One of the most annoying hassles while transitioning is getting your name and gender changed on legal documents like birth certificates, passports and IDs. This should be simple, quick and cheap, but in most places it’s quite the opposite. This can lead to all sorts of trouble, from trouble getting into bars, to trouble making large purchases, to trouble getting past airport security. However, thanks to California AB 1121, a law that newly came into effect, transgender Californians no longer have to worry about this.
AB 1121 makes it so that all Californians need to change the gender on their birth certificates are a note from their doctor and $23. This is much easier, faster and cheaper than the previously required court order. It also streamlines the name-changing process, eliminating the (what I’ve always thought to be bizarre) requirements that the person appear in court and publish the name change request in a local paper. In California, the cost of putting the request on the newspaper alone can be too much for trans people, many of whom are often without a steady income.
The bill was authored by Assembly Speaker Toni Atkins and signed by Governor Jerry Brown last fall. It also makes changing state-issued IDs and passports easier once the person has changed their birth certificate. This may seem like a small thing, but it will go a long way in making the lives of trans people easier and better. It should have the impact of making travel, interacting with the police, voting and any other activity where an ID is required a lot easier for trans people. It’s never fun when your ID says the incorrect gender and you get questioned by TSA agents because of it. With this law, that should be happening a lot less.
In sharp contrast to this positive news out of California regarding trans people and IDs, comes the report from West Virginia that two trans women who recently went to the DMV to change their IDs were harassed, mocked, called “its” and told to remove their makeup, wigs and jewelry before they could get their pictures taken. This is despite the fact that they are trans women who live and present as women and are more likely to be seen wearing makeup than not. They even had notes from their doctors and court orders explaining that they were transgender and should have updated IDs to reflect that.
Trudy Kitzmiller went into the Martinsburg, West Virginia DMV to update her driver’s license and was called “it” and told to remove her makeup, wig and jewelry if she wanted to be photographed for the ID. She left without getting a new ID. Earlier, in January, another trans woman, Kristen Skinner, went to the Charles Town DMV and was also called “it” and told to remove her makeup, as she was told that DMV policy is that men cannot wear makeup in ID photos. She removed her makeup, got her picture taken, and as a result, has an ID that does not match the way she looks on a daily basis. Neither woman has filed a lawsuit against the DMV at this time, although according to the Transgender Legal Defense and Education Fund, they have cause to do so.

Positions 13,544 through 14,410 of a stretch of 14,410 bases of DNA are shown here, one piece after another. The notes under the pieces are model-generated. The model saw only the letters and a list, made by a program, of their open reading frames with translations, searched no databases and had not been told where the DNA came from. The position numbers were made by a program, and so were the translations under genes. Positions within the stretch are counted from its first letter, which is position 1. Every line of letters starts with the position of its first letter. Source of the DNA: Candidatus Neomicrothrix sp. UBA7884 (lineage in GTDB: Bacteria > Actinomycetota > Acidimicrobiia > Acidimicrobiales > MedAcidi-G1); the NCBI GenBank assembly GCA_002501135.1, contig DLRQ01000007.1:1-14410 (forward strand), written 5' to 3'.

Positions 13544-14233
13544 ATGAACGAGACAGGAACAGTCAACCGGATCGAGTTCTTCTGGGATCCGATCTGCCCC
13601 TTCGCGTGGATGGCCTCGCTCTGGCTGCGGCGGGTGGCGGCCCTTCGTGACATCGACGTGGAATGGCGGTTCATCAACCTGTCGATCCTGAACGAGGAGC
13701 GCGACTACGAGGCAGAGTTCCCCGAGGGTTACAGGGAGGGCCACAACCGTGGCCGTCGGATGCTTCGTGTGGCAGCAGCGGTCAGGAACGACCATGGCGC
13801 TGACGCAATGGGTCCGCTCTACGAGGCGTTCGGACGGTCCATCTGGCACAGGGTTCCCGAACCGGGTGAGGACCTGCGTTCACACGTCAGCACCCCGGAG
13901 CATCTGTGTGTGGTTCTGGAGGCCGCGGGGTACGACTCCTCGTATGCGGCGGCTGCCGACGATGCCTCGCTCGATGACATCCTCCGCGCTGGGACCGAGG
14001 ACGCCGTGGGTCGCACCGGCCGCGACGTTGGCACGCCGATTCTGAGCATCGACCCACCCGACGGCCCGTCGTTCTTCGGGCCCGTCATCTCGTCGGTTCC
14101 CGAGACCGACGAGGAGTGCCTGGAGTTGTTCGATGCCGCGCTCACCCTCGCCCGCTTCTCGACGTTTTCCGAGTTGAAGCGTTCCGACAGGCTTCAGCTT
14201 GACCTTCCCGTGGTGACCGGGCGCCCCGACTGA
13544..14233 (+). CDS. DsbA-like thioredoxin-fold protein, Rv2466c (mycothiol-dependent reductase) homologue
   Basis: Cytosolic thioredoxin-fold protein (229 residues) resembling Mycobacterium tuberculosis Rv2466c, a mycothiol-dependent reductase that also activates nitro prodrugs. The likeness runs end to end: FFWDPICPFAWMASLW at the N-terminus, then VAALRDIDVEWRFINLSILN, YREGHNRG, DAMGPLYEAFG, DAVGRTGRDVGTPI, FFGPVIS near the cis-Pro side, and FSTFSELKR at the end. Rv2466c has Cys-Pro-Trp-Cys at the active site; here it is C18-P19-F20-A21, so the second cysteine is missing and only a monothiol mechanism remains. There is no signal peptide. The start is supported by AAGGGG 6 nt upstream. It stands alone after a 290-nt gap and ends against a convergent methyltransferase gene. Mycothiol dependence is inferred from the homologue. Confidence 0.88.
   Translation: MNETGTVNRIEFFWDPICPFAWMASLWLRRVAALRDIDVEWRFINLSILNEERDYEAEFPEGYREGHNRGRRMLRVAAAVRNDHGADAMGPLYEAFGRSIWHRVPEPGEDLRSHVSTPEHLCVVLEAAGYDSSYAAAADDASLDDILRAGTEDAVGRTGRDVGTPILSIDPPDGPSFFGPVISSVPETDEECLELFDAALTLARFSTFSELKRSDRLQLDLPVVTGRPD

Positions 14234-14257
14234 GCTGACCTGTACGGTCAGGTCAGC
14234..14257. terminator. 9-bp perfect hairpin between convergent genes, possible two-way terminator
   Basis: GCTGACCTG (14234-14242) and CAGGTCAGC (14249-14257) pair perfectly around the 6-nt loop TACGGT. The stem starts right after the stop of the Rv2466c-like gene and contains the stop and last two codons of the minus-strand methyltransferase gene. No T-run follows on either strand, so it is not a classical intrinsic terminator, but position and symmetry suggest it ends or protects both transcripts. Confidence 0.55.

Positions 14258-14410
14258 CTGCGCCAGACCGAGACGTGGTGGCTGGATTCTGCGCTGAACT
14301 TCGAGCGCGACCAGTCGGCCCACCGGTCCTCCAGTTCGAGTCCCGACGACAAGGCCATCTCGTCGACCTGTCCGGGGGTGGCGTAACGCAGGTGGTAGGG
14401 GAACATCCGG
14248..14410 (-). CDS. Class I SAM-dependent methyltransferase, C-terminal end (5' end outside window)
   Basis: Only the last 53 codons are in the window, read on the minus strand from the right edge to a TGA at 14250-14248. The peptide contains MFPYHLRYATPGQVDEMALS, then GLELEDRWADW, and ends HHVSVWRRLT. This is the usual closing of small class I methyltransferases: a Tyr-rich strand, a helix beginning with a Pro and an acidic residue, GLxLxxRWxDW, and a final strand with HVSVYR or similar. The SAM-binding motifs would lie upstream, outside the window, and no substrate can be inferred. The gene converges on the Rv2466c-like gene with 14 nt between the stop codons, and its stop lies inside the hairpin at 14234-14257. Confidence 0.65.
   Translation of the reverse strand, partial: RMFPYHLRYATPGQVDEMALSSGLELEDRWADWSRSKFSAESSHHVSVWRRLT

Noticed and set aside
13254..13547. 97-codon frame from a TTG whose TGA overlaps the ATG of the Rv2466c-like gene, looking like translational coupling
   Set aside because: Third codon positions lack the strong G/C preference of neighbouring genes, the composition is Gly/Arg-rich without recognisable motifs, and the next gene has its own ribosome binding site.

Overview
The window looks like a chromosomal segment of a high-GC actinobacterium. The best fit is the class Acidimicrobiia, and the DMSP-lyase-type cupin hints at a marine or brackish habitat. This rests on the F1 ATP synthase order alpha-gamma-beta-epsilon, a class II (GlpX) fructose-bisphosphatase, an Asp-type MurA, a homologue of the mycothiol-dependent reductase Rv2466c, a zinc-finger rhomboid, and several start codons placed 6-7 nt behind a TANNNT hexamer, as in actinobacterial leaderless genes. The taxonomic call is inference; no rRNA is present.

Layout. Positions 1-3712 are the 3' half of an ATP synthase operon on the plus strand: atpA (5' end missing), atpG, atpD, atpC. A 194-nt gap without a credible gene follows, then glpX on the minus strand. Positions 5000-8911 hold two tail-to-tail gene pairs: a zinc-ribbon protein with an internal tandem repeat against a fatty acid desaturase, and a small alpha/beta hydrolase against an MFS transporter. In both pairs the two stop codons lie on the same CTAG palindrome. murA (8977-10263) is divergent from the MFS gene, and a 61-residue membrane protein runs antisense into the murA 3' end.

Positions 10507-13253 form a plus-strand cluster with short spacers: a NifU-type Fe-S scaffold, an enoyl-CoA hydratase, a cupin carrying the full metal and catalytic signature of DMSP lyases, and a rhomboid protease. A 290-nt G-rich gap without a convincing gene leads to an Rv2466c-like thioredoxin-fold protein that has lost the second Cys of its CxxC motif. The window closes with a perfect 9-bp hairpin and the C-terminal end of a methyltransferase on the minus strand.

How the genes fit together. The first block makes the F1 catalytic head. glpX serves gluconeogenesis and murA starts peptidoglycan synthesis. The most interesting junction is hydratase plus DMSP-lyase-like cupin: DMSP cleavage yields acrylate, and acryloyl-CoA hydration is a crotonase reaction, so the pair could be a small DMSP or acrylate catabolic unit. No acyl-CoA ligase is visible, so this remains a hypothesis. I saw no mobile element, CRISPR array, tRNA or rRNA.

They did nothing wrong, and in fact, were trying to do the right thing by updating their IDs. However, because it’s so difficult to change your gender on state IDs in West Virginia, these two women were humiliated and mistreated in public. Now, because the West Virginia DMV thinks that they are men, their IDs won’t reflect the way they look, or even the way they are. This can lead to small problems, like confusion when they use credit cards, and to big problems, like needing your ID to accurately depict you when you’re going through airport security or talking to a police officer.
ID laws don’t just make things easier and less embarrassing, they make things a whole lot safer for trans women. An ID that shows the wrong gender can out a trans person to people that they might not want to be out to, and it can give people the (ridiculous and harmful) idea that the trans woman was trying to be deceptive. When these things combine, the situation can get very bad for a trans women. Trans women, especially black trans women and other trans women of color, face a disproportionate amount of violence, as evidenced by the four trans women of color murdered last month, and the transmisogyny that leads to that violence often comes from anger and fear that one is being tricked. Incorrect IDs make confusion more likely and accidental or unwanted outings even more likely.
Although some states, including Oregon, New York, Iowa, Vermont, Washington and now California have passed laws making the changing of birth certificates easier for trans people, other states still lag behind. States like Idaho and Kansas will not change birth certificates at all for trans people, others will only issue amended birth certificates that show the gender and name change, but still show the original information, and others will allow a change only after gender confirmation surgery. As seen in West Virginia, laws that make it easier for trans people to get the correct are very important. Hopefully other states will follow California’s lead and take this very unnecessary burden off of trans people’s shoulders.